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KINGLY GOVERNMENT (a) *.
It is said, that Alexander, while yet a youth; maintained a debate with his father Philip (on some occasion) concerning Homer, with a display of extraordinary spirit and magnanimity. The subject of this conversation turned chiefly upon kingly government, and took place during a military expedition, in which he accompanied his father, who yielded with reluctance to the enterprising ardour of his son: as the young hounds of generous breed disdain to be left at home by the pack, frequently bursting their cords to join their companions in the chace; and accordingly sometimes confound the sport by their eagerness and inexperience, opening, and starting the game, at an improper season ; and sometimes even seize it by springing forwards before the rest. Indeed something of this sort happened at first to Alexander also: for he was the cause both of the battle and victory at Chæronea, whilst his father stood hesitating at the magnitude and danger of that enterprise.
* See the notes at the end.
However, on their return from that expedition, they were engaged in a sacrifice to the Muses at Dium, a city of Pieria, and were celebrating a sort of Olympic games, which are said to be a very ancient institution among the Macedonians; when Philip arrested his attention to this question: Whence is it, my son ! that you are so vehemently smitten with an admiration of Homer, as to be incessantly occupied with him alone, to the neglect of all other poets, whose wisdom entitles them to a share in your regards ? Because, said Alexander, every kind of poetry, father! seems to me no more suitable to a king, than every kind of dress. Other poetry, methinks! is either convivial songs, or love-verses, or encomiums of victorious champions and their steeds, or elegies on the dead; some partakes of a ludicrous or satirical complexion, as that of the comic writers (6) and the Parian bard; some also may not unfitly be called popular, consisting of admonitory maxims for the general conduct of mankind; as the sentences of Phocylides and Theognis : but what benefit can accrue from such poetry to one like me,
Who burns to stretch his sway o'er all mankind (c)?
Whereas I perceive Homer's poetry alone to be truly generous, and dignified, and kingly; worthy of peculiar estimation from a man, who premeditates sovereignty over the whole human race; or who will be at least, in the language of that poet, a shepherd of the people in reality to a most populous and distinguished empire. Besides, would it not be absurd and inconsistent for a king to use no horse but the best, and yet to employ himself, like a man of leisure, in reading poets of inferior dignity and worth? Not merely so, said he; but I assure you, father! that I not only dislike every other poet," but hear every measure, except the heroic numbers of Homer, with impatience and disgust.
These magnanimous sentiments, which discovered an elevation of mind above all vulgar and mean conceptions, and a competition with Heroes and with demi-gods, imprest on Philip the feelings of respectful admiration : with a view, however, to a farther excitation of his ideas, Do you regard Hesiod then, said he, as a poet of little value? No, truly, replies Alexander; but of all possible value, except to kings, and, perhaps, generals. To whom then? Shepherds, says Alexander, with a smile, and smiths, and husbandmen (d): for he calls shepherds the favourites of the Muses, and prescribes very knowingly to smiths the proper construction of a wain, and to husbandmen the management of their vintage. Well now, said Philip, are not these things useful to mankind? Not to us, 'father! at least, he answered; nor to the Macedonians of the present day, as they were to their ancestors, herdsmen and farmers, in subjection to the Illyrians and Triballi. But, rejoins Philip, do not even these verses of Ilesiod please you, which prescribe the seasons of seed-tiine and harvest in numbers of such sonorous majesty ?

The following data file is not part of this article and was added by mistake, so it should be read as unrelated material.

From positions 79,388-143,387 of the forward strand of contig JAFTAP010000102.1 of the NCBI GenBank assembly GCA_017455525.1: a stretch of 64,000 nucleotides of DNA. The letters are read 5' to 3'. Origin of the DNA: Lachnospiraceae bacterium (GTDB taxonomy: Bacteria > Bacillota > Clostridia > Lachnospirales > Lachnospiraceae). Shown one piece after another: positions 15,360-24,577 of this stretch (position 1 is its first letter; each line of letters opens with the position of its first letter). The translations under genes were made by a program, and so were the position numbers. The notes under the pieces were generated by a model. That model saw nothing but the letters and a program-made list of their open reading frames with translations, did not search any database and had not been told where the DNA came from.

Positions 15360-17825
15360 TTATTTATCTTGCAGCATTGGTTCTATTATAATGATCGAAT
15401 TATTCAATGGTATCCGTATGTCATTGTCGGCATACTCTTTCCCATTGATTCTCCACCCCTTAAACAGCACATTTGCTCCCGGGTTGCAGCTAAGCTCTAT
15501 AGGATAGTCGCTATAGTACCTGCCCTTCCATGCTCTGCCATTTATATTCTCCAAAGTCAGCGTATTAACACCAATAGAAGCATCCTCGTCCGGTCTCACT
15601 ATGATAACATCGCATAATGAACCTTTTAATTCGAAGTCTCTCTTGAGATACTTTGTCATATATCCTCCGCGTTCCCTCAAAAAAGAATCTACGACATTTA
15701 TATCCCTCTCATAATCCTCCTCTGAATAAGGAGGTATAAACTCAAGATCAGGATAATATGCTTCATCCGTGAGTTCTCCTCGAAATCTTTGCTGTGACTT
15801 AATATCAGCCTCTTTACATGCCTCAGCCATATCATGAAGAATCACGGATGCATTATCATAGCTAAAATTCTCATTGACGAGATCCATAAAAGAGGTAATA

When rise the Pleiad train on heaven's high brow,
Nay, said Alexander, but I am much more pleased with the agricultural poetry of Homer. But where, replied Philip, does Homer treat of agriculture?' You mean, perhaps, those fanciful representations of ploughmen, and reapers, and vintagers, in the Shield ? Not so, said Alexander; but rather the following descrip
fion (e) :
As sweating reapers in some wealthy field,
But horse to horse, and man to man, they fight. : Yet Homer with all this fine poetry, Philip said, was worsted by Hesiod. Or have you not heard of that inscription at Helicon upon the tripod (f)?
Hesiod presents this tripod to the Nine ;
o'er Homer the divine., No wonder, replied Alexander, if he were worsted; for that trial of skill was not contested before kings, but in the presence of rustic and vulgar judges, or rather before men of pleasure and effeminacy: for which usage Homer revenged himself on the Eubeans in his poetry: In what way? inquired Philip, with surprise. By describing them alone of all the Greeks, with their hair cut in a most uncomely style, and dangling from behind, like the delicate children of our own times (g). You know, Alexander ! Philip then said, with a smile, we must not interfere with the discretion of masterly authors in verse or prose ; since they are invested with full authority to say what they please concerning us (). Not altogether so: for Stesichorus did himself no good by his falsehoods against Helen (i). However, father ! Hesiod himself seems to me conscious to the inferiority of his own powers in comparison with Homer. How so? Because, when Homer had given us a catalogue of heroes, he presents us with a list of women (k), and celebrates, as it were, a collection of ladies in their apartment (), thus yielding to Homer the privilege of extolling men.
Then Philip put this question to his son: